However, the probability of screening for osteoporosis in patients with degenerative lumbar spine disease is low. A previous survey of clinicians found that only 47% of clinicians screened patients for osteoporosis before surgery [9]. Although, DEXA test is the gold standard for diagnosing osteoporosis [10]. But due to many factors [11] (such as vertebral compression fractures, degenerative joint disease, scoliosis and vascular calcification, etc.), it does not detect osteoporosis effectively. In the clinic, osteoporosis is found in patients mostly after the first fracture. One study [12] found that more than 50% of patients with osteoporotic fractures had T-score > -2.5. In contrast, q-CT, although better able to assess a patient’s bone density, is expensive and has high radiation and low clinical utilisation. As a result, this has prompted researchers to look for other ways to predict the bone density of vertebrae.

The investigators developed methods to opportunistically screen patients for osteoporosis based on imaging data from their preoperative evaluation [13, 14]. Currently, T12HU values based on CT measurements are effective in assessing patient bone quality [15]. MRI-based vertebral bone quality scores for the prediction of osteoporosis have been proposed with the ability to assess the quality of bone trabeculae and the degree of fat infiltration. The study found a significant correlation between VBQ and BMD [16]. Many researchers have used VBQ as an indicator to assess cage subsidence and recurrence after lumbar fusion surgery [7, 17]. However, deformities, fractures, hemangiomas and local infections of the lumbar spine may affect the L1-4VBQ score. Therefore, we were curious if MRI data of the T12 could be used to simplify the VBQ score, which was not mentioned in previous studies.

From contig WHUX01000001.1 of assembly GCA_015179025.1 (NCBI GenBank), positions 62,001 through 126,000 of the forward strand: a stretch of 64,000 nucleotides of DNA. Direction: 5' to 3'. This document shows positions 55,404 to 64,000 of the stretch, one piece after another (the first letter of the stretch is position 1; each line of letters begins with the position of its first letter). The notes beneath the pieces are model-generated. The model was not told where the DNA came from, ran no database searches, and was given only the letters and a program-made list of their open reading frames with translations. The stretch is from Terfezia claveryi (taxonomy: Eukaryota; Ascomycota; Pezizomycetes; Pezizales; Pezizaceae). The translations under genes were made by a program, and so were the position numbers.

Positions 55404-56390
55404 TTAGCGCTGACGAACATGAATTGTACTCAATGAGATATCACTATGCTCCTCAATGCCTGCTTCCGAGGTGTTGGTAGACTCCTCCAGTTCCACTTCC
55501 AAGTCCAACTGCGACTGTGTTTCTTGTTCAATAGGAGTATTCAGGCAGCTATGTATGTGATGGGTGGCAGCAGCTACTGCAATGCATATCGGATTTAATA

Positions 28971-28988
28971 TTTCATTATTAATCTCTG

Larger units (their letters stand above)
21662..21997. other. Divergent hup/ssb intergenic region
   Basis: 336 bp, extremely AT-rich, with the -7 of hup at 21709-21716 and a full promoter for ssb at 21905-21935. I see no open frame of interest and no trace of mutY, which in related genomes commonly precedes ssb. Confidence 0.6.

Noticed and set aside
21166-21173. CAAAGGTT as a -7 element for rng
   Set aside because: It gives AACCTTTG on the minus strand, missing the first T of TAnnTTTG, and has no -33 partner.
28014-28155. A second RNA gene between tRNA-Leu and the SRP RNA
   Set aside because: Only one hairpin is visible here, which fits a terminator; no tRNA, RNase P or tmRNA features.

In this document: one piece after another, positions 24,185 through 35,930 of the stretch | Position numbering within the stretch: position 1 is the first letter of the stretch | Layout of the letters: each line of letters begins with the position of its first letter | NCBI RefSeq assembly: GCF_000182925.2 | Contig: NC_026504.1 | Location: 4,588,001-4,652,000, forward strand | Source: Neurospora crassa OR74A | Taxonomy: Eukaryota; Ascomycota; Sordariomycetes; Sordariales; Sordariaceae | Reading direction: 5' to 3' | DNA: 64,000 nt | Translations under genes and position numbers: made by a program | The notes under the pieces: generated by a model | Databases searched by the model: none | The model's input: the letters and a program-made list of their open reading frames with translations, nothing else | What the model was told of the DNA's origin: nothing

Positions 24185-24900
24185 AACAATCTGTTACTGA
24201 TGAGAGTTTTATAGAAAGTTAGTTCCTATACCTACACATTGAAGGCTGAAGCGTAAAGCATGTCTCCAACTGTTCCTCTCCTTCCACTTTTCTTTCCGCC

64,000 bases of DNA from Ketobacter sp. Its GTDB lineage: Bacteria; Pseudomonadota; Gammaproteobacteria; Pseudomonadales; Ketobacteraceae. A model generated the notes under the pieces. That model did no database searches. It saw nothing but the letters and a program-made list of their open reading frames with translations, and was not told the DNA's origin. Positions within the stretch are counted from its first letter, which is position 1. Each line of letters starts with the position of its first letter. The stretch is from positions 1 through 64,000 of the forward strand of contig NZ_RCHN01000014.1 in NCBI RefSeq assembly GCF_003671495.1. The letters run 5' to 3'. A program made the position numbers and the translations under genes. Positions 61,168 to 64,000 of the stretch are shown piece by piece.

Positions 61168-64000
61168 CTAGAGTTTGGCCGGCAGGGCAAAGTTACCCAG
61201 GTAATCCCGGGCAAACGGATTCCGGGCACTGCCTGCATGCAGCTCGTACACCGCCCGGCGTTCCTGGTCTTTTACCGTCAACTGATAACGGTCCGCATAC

The aim of this study was to investigate whether a simplified VBQ score based on T12 T1-MRI could opportunistically predict osteoporosis in patients with degenerative lumbar spine disease; To evaluate the correlation between DEXA T values and T12HU and T12VBQ scores; and to determine the T12VBQ threshold for opportunistic screening for osteoporosis.

Materials and methods

Patients’ population

Among the patients who attended and were admitted to the Department of Orthopaedics of Affiliated Hospital of Integrated Traditional Chinese and Western Medicine, Nanjing University of Chinese Medicine between 1 August 2021 and 30 June 2022, we reviewed the relevant medical data of 535 patients with the presence of lumbar degenerative diseases. Inclusion criteria: (1) age ≥ 18 years; (2) MRI, CT and DXA performed at our hospital. Exclusion criteria: (1) patients with incomplete imaging information (e.g., CT images not scanned to T12; no T1-weighted MRI; patients with fracture present in T12/L1-L4, etc.) or bone mineral density information; (2) patients suffering from diseases affecting bone metabolism (e.g., hyperthyroidism, etc.) or taking medications affecting bone metabolism (e.g., use of glucocorticosteroids, etc.); (3) lack of necessary data, etc. A final total of 166 patients were included. The design of the study was approved by the Ethics Review Committee of our hospital (IRB No. 1502-009-644). The Institutional Review Board waived the need for written informed consent from participants.